Pre-Code animated shorts Pre-Code animated shorts

We’re living in a strange era of Hollywood self-censorship right now. With physical media dying out and streaming services becoming the default method of watching films, sites like Disney+ are free to scrub out “objectionable” material like Elisabeth Shue’s F-bomb in Adventures in Babysitting and Daryl Hannah’s posterior in Splash, and the censored cut becomes the only cut available.

What some people may not be aware of is that there was an earlier attempt at Hollywood self-regulation in the form of the Motion Picture Production Code, popularly known as the Hays Code (named after its founder Will Hays). The Hays Code had strict rules regarding language, sex, nudity, and violence, and Hollywood films of the 1930s, 1940s and 1950s had to gain a certificate of approval in order to be released. These rules applied to animated cartoons, which were targeted largely toward adult audiences at the time, as well as live-action features, and the Hays Code is directly referenced in this great gag from the Warner Bros. cartoon A Tale of Two Kitties (1942).

With the explosion of talkies in the late 1920s, movie studios looked to talent from the New York stage to write dialogue and musical numbers. Studios quickly found that the salaciousness typical of Broadway wouldn’t fly in other parts of the country. The Catholic Church was calling for a purification of cinema, and the movies faced potential boycotts and edits from local censor boards. In the hopes of preventing government intervention, which would be completely out of the studios’ control, film executives enlisted Presbyterian elder Will Hays to create a set of rules for the silver screen. Hays himself, featured in the clip below, was caricatured in the Mickey Mouse cartoon Mickey’s Gala Premier (1934), which pokes fun at his rule over Hollywood by putting him in a crown and kingly robes.

Hays created the code, but it was Catholic journalist Joseph Breen who was the chief censor, and filmmakers had to adhere to his suggestions whether they liked it or not. Here’s Breen talking about the necessity of the code.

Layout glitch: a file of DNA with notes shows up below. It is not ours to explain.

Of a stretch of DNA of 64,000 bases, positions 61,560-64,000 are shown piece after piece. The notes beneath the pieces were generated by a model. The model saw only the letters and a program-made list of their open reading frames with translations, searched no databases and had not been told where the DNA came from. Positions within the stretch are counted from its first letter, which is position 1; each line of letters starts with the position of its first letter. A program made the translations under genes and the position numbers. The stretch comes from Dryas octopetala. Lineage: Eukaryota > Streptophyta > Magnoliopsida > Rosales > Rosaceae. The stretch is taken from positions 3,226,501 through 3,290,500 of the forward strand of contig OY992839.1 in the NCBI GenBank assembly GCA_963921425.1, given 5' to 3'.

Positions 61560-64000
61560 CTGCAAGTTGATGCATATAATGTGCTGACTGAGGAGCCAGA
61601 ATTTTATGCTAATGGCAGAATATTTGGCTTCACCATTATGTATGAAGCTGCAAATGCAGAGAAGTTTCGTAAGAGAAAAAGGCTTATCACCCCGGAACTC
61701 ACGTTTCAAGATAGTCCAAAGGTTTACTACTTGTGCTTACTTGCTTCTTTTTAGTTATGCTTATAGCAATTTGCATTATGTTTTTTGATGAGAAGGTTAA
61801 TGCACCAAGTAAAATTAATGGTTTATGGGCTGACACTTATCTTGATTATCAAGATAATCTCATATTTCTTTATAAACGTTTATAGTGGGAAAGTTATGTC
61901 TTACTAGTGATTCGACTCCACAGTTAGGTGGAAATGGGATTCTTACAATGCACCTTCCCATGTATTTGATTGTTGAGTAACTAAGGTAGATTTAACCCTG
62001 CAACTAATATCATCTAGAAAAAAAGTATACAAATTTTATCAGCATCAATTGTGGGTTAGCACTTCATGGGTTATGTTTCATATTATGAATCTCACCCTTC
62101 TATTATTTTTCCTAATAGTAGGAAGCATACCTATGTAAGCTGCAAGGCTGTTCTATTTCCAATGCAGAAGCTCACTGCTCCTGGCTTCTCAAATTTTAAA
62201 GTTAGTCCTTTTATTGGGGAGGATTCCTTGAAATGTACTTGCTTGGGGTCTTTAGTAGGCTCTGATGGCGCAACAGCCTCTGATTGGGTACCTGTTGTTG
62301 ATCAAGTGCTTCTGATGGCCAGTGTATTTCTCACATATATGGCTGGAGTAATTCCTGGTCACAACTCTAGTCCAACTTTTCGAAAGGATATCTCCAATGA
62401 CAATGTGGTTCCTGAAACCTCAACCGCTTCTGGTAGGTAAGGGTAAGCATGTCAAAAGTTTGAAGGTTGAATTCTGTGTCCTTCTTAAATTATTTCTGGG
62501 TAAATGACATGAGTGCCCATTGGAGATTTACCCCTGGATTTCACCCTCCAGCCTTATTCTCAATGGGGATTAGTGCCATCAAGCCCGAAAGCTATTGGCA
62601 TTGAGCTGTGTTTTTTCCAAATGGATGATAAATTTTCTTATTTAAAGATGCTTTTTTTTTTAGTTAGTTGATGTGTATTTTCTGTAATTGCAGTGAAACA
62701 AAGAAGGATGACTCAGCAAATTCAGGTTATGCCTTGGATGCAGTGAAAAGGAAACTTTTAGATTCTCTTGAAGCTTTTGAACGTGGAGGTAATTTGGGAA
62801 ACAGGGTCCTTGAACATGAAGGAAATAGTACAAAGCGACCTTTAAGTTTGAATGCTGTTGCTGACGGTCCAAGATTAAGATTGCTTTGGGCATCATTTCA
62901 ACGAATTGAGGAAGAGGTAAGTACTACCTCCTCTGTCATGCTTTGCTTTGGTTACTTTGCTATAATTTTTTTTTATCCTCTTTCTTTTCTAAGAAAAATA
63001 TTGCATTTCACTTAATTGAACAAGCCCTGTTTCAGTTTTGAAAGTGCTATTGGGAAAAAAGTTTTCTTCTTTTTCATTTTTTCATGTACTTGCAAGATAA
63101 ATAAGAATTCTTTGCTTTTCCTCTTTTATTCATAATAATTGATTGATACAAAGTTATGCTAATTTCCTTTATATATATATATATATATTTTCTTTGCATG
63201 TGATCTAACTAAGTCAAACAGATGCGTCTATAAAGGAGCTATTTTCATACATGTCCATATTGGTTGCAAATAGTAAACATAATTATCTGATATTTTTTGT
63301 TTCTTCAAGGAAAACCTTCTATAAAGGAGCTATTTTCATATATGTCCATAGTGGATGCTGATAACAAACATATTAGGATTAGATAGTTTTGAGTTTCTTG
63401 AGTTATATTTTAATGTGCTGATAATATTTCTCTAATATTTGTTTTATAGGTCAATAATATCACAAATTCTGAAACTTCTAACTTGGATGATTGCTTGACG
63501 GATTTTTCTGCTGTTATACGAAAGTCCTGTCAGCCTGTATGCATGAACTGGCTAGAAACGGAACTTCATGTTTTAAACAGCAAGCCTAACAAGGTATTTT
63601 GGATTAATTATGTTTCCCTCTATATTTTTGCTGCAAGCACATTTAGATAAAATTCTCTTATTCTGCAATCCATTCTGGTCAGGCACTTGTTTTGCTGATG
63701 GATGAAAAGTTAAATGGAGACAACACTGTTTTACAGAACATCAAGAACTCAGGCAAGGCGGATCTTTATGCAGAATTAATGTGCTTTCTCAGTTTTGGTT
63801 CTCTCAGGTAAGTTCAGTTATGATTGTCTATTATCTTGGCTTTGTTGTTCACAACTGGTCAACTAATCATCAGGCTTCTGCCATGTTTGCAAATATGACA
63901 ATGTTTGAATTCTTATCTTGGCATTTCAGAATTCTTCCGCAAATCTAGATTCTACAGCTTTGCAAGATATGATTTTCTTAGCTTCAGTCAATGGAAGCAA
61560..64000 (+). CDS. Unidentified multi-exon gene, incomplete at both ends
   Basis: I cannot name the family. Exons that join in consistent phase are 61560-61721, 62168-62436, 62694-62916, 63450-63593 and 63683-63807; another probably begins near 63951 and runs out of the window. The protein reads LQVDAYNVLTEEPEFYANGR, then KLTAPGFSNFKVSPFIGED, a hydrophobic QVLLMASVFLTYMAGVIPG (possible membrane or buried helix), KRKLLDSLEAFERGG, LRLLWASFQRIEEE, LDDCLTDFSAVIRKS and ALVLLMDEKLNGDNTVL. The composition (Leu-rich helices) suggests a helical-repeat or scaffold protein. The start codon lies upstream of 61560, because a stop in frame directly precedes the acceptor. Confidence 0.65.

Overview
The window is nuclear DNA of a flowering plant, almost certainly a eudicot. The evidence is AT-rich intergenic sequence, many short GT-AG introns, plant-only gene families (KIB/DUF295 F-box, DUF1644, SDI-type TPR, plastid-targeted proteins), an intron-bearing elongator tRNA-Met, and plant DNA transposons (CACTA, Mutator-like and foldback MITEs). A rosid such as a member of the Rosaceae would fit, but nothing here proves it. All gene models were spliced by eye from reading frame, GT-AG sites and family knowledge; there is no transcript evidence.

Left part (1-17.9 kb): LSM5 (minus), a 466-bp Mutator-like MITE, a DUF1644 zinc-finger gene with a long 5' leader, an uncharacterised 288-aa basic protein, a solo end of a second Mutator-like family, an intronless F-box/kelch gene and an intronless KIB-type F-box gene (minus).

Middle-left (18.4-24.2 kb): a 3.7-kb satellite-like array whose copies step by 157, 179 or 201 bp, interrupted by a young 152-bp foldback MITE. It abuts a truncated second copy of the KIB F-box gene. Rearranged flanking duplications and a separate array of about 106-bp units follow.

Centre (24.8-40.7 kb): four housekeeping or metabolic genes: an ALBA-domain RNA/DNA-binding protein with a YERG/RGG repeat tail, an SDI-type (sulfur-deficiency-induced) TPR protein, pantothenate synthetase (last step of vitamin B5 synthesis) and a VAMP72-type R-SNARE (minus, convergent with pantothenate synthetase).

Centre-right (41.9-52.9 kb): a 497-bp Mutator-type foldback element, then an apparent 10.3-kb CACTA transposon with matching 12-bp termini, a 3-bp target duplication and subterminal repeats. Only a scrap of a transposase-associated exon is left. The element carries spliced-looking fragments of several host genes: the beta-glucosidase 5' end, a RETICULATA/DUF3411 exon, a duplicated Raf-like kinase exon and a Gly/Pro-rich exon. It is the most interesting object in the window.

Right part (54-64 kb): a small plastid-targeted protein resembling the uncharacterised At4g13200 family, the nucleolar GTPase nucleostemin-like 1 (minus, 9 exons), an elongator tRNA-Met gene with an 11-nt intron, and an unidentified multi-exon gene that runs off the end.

The Hays Code was created in February 1930, but it wasn’t strictly enforced until July 1st, 1934. Cartoons of the 1930-1934 period, known as the Pre-Code Era, were teeming with soon-to-be verboten elements, especially the ones by Ub Iwerks (co-creator of Mickey Mouse). Ub Iwerks’ Flip the Frog cartoons of the early 1930s contain language that would be banned only a few years later.

This moment from the Iwerks cartoon Spite Flight (1933) would never have made it to the screen a year later due to this code rule: “Obscenity should not be suggested by gesture, manner, etc.”

And this bit from Iwerks’ The Office Boy (1932) would have run into trouble a few years down the line thanks to the code’s commandment: “Dances which emphasize indecent movements are to be regarded as obscene.”

This scene from Iwerks’ Room Runners (1932) would definitely have been axed under the code’s rule: “Nudity is never permitted.”

Also, let’s not forget the opium sequence in Iwerks’ A Chinaman’s Chance (1932), a violation of the code’s decree: “Illegal drug traffic must never be presented.”

Many of these rules were fairly silly (married couples couldn’t sleep in the same bed), while others may have impeded social progress (the code prohibited “sex relationships between the white and black races”). The code flatly forbade portrayals of gay characters, who popped up in a number of pre-Code cartoons. These depictions are predictably stereotypical by today’s standards, but it’s interesting that they exist at all, considering that homosexuality went unacknowledged in Hollywood for the next several decades. Here’s a very gay scene from a Thunderbean print of the Van Beuren short Marching Along (1933).